Available information indicates that nearly all U-bolt complaints and failures involve MY 1998 through 2000 VN series trucks. An investigation of this issue with respect to those vehicles has been opened.

(A2) Steering Axle Wheel Bearings (106 complaints). A review of the OOIDA petition and NHTSA database at the time the petition was submitted revealed a total of 106 complaints alleging defective steer axle wheel bearings. The complaints involved model year 1998 through 2000 VN 610, 660, and 770 models with only one complaint outside this range, a model year 1994 WIA.

Complainants alleging wheel bearing failure described one of several symptoms. Symptoms included loose wheel bearings at the time of vehicle delivery, accelerated wear, and/or complete failure leading to the loss of a wheel. Of the 106 complaints, 103 originated with a single fleet, so there were only four different complainants.

Even though many of the complainants contacted during the petition evaluation did not complain of steer axle wheel bearing failure, they did report recurrent front-end work to correct tire wear problems. Most reported repeated procedures involving removal of the wheel and/or retorquing of the wheel bearings.

Consultation with local Volvo service managers and technicians failed to reveal any additional information or acknowledgement of problems. In a worst-case scenario, the failure of a steer axle wheel bearing can result in wheel separation and the potential for a crash. However, no crashes, injuries, or fatalities have been reported involving bearing failure on these Volvo trucks. Volvo trucks exhibited no previous recalls or investigations related to this issue.

The available information does not warrant opening an investigation of this issue at this time.

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(B) Steering Axle Weight (110 complaints). The OOIDA petition alleged that Volvo trucks were prone to an overweight condition on the steer axle. Evaluation of the complaints revealed that with few exceptions, this complaint typically involved the newer VN series trucks. An overwhelming majority of the complaints involved the 770 model, Volvo's largest tractor with an integral sleeper. Complaint review, personal interviews and field studies have revealed, however, that model series 610 and 660 vehicles are also often operated in an overweight condition.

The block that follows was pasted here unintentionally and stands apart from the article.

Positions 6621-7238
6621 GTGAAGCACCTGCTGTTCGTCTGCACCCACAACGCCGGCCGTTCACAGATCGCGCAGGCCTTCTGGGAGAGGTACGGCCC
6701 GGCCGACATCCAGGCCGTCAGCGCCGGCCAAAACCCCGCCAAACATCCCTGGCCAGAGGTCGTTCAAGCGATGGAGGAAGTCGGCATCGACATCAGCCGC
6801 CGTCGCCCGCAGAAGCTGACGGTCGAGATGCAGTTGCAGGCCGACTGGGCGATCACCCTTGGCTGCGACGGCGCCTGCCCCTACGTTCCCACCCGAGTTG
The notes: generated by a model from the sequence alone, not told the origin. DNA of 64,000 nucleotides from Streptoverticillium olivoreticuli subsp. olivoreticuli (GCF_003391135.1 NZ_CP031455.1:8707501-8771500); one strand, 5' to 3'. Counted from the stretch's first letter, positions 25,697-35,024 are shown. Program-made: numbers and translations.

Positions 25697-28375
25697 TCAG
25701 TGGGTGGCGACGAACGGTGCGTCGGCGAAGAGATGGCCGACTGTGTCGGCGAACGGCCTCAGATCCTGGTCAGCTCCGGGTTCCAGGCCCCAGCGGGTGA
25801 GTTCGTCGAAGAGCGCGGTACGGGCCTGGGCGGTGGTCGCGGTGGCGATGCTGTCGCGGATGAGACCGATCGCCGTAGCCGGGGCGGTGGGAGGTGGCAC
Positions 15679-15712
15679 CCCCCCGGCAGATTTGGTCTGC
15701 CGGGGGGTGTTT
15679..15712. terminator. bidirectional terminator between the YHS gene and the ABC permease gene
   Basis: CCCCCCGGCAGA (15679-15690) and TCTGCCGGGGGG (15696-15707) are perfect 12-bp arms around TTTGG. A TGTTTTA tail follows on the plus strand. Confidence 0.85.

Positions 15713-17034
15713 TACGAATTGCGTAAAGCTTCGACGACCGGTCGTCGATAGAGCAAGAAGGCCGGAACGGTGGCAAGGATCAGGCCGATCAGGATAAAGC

A total of 110 complaints alleging an overweight condition on the front axle were reviewed. The OOIDA petition had listed 66 individual complaints of a steer axle overweight condition. Unfortunately, many of the OOIDA complaints contained few specifics regarding the interpretation of “overweight.” ODI contacted 47 complainants who specifically noted that the actual axle weight exceeded the front axle weight rating (GAWR—gross axle weight rating). These complainants reported that the actual axle weight ranged from 12,400 to 13,500 pounds. For most vehicles the front GAWR was 12,350 pounds. A total of 17 complainants provided copies of scale tickets exhibiting an overweight condition.

Review of the complaint documents and personal interviews with owners revealed differing interpretations for defining an overweight condition on the steer axle. Many owners tended to define an ideal weight condition based upon past experience or the restrictions of individual states. Many owner/drivers reported the desire to keep the front axle weight below 12,000 pounds and defined an overweight condition as any weight in excess of this number. Regarding state highway restrictions, five states[4] reportedly restrict the gross front axle weight to 12,000 pounds.

Federal regulations require the manufacturer to install a label specifying the GAWR. The GAWR should not exceed the weight rating of the weakest individual axle component, including the tires. According to Volvo, the GAWR is based on the component with the lowest load capacity inclusive of the tires, wheels, suspension, brakes, and other axle components. In most cases the GAWR is equal to the tire load capacity. Through a review of the complaints and conversations with owners, front axle gross weight ratings specified on the Federal label exhibited a range between 11,620 and 12,350 pounds.

In April 2001, Nick Barber petitioned NHTSA concerning the adequacy of Volvo's actions with respect to Recall 01V-093 [5] (DP01-006). This petition challenges the effectiveness and scope of recall 01V-093 and alleges other problems with regard to establishing the weight distribution on VN model trucks. Since filing his petition with NHTSA, Mr. Barber has provided information on approximately 100 trucks (including having owners contact NHTSA directly). It was through these contacts that the overweight issue was more precisely defined. All of the “confirmed” overweight cases involved VN 610, 660, and 770 model trucks. Overweight complaints existed across all three model lines; however, the 770 models exhibited the greatest number of complaints.